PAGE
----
Embargoes seem to be the norm in Science because of… Science… and Nature… and PNAS. If you have a high-profile article to appear in one of those fancy journals, they want the credit for having chosen it/are the venue in which it appeared. Slapping up your preprint on ArXiV is not on, since it bursts the balloon (although Nature says “[n]either conference presentations nor posting on recognized preprint servers constitute prior publication”). This is newsworthy science, and there’s a relationship between the press, the academic press, and the research community that has been discussed at length.

I came across a blog called Embargo Watch that looks to see how the media/reporters breach the embargoes imposed by the publisher. Indeed, if you look at various embargo policies (even PLoS has one!) show that the embargo thing is really about controlling the news media’s description of the article prior to publication. There’s been a longstanding (un?)healthy debate about the value of embargoes. Personally, I’d prefer to see a someone who studies communication and science studies (like Marisa) do a more critical evaluation of the role of embargoes in enforcing particular constructions and interpretations of the scientific process, the role of power and control, and how researchers propagate and resist the tensions inherent in publishing in high-impact journals.

Regardless, I am following the embargo and keeping quiet while trying to process everything I learned last week. I guess I am glad the ArXiV is there for me — it’s a little more my speed. Actually, it may be a bit too speedy, but it works for now. I think people working in engineering, computer science, and mathematics might find the notion of an embargo somewhat puzzling, as I did. Does this concept even make sense in those fields?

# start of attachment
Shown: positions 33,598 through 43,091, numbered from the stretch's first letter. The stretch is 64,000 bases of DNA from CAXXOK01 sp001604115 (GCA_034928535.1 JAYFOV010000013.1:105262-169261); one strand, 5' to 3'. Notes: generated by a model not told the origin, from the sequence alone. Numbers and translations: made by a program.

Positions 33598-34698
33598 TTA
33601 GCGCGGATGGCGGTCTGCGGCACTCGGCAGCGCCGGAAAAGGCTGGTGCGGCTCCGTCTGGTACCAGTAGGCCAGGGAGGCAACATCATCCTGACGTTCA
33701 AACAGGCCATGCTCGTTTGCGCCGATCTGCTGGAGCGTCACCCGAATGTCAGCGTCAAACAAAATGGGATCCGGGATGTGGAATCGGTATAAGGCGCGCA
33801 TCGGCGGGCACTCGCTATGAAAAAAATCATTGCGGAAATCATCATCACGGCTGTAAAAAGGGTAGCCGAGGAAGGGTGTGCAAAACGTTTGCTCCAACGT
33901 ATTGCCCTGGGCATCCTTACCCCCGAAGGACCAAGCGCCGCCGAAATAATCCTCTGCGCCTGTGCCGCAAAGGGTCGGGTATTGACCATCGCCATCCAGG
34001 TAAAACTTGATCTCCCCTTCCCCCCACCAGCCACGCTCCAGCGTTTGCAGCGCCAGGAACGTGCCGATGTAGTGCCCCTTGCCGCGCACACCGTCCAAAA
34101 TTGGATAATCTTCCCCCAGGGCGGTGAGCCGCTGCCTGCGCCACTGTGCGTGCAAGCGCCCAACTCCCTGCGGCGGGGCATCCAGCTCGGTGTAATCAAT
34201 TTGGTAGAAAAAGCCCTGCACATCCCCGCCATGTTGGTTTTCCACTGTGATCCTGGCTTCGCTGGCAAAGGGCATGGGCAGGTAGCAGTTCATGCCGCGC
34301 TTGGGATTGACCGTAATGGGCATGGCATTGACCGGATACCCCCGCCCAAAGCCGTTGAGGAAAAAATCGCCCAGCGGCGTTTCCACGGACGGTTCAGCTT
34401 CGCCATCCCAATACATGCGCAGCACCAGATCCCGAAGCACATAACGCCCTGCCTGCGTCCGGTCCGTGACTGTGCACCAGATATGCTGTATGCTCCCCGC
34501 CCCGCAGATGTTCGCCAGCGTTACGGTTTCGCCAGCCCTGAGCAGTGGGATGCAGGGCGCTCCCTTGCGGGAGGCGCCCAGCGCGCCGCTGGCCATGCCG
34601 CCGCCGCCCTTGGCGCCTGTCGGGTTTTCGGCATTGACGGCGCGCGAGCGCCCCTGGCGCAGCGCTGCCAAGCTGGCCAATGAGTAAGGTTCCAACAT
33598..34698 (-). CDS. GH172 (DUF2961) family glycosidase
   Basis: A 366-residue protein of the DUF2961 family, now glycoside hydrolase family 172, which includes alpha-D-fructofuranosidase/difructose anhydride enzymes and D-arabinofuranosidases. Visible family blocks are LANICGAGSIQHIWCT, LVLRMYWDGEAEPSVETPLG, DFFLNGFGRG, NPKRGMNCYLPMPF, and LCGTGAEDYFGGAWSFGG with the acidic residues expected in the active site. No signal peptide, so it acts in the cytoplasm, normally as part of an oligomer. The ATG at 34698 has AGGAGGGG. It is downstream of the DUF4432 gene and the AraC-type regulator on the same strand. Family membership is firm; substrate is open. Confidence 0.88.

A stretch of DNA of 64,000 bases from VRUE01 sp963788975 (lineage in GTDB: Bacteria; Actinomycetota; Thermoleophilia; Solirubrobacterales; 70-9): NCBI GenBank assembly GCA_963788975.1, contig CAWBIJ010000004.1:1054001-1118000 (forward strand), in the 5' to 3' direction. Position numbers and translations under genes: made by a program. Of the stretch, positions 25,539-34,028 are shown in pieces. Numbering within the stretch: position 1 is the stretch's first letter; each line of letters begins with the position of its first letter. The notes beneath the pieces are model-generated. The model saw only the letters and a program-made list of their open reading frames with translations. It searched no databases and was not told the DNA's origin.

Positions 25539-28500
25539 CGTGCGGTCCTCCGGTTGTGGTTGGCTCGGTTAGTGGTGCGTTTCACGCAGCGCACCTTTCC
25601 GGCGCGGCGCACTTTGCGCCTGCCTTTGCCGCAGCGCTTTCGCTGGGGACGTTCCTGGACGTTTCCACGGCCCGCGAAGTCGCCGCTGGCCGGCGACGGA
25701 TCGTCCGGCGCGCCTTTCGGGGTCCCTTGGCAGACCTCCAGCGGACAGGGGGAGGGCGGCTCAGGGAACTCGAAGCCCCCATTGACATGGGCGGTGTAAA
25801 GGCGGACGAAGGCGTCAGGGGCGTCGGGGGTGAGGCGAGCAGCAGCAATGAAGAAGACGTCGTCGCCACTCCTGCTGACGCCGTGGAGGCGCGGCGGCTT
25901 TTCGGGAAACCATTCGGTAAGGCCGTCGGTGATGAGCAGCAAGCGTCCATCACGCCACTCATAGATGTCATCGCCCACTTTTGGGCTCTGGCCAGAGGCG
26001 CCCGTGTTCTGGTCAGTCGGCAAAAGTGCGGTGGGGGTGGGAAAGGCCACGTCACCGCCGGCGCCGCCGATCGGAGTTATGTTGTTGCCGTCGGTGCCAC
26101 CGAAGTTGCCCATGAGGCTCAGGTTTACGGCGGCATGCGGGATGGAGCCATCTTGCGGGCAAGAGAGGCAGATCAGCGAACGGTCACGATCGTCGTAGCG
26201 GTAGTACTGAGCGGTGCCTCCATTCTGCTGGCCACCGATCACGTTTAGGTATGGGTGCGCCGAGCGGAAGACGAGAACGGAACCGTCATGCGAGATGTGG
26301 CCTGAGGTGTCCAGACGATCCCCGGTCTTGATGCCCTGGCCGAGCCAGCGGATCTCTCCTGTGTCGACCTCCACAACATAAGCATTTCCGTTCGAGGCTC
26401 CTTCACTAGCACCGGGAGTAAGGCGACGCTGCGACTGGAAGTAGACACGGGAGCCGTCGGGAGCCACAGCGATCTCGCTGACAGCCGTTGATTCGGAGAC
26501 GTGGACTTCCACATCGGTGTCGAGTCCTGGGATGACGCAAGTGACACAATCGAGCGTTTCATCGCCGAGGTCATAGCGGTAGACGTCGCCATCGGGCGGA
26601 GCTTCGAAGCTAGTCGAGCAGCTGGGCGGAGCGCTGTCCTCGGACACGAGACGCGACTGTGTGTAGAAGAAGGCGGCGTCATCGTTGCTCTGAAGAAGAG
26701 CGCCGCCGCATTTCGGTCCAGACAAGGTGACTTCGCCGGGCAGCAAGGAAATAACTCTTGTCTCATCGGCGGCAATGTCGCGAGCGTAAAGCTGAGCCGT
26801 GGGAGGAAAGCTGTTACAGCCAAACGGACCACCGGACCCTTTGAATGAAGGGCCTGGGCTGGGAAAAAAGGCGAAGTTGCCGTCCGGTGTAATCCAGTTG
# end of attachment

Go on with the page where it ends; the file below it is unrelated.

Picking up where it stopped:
Tracks: Nothing Gets Done

  1. I Thought About You (The Four Freshmen)
  2. Tenere (Bombino)
  3. We Only Come Out At Night (Sugar Stems)
  4. Never Work For Free (Tennis)
  5. Crueler Kind (San Fermin)
  6. One By One (Deep Sea Diver)
  7. Everything (FM Belfast)
  8. I Wish You (CAPSULE)
  9. The Natural World (CYMBALS)
  10. One Second Of Love (Nite Jewel)
  11. Diamond Days (HABITATS)
  12. Turn It Around (Lucius)
  13. Bucolismo (Garota Suecas)
  14. Mercy Mercy Me (Marvin Gaye)
  15. Dark Comedy Morning Show (Open Mike Eagle feat. Toy Light)
  16. A Ho A Hand (FAMY)
  17. I’ll See You In My Dreams (Django Reinhardt Trio)

An exercise in careful misreading

A recent article was passed along to me:

Jane Bambauer, Krishnamurty Muralidhar, and Rathindra Sarathy
Fool’s Gold: An Illustrated Critique of Differential Privacy
Vanderbilt Journal of Entertainment and Technology Law 16(4):701-755.

The article is aimed at the legal community, which has seen in differential privacy a potential technological solution for data privacy issues. The goal of the article is to throw some cold water on some law scholars’ embrace of differential privacy as a solution concept. I’m not a one-method-fixes-all kind of person, but this article is sort of relentlessly negative about differential privacy based solely on a single mechanism: output perturbation. The authors appear to be laboring under the impression that this is really the only way to provide differential privacy, “an assumption that contorts the rest of [their] analysis,” the charge that they level at one proponent of differential privacy.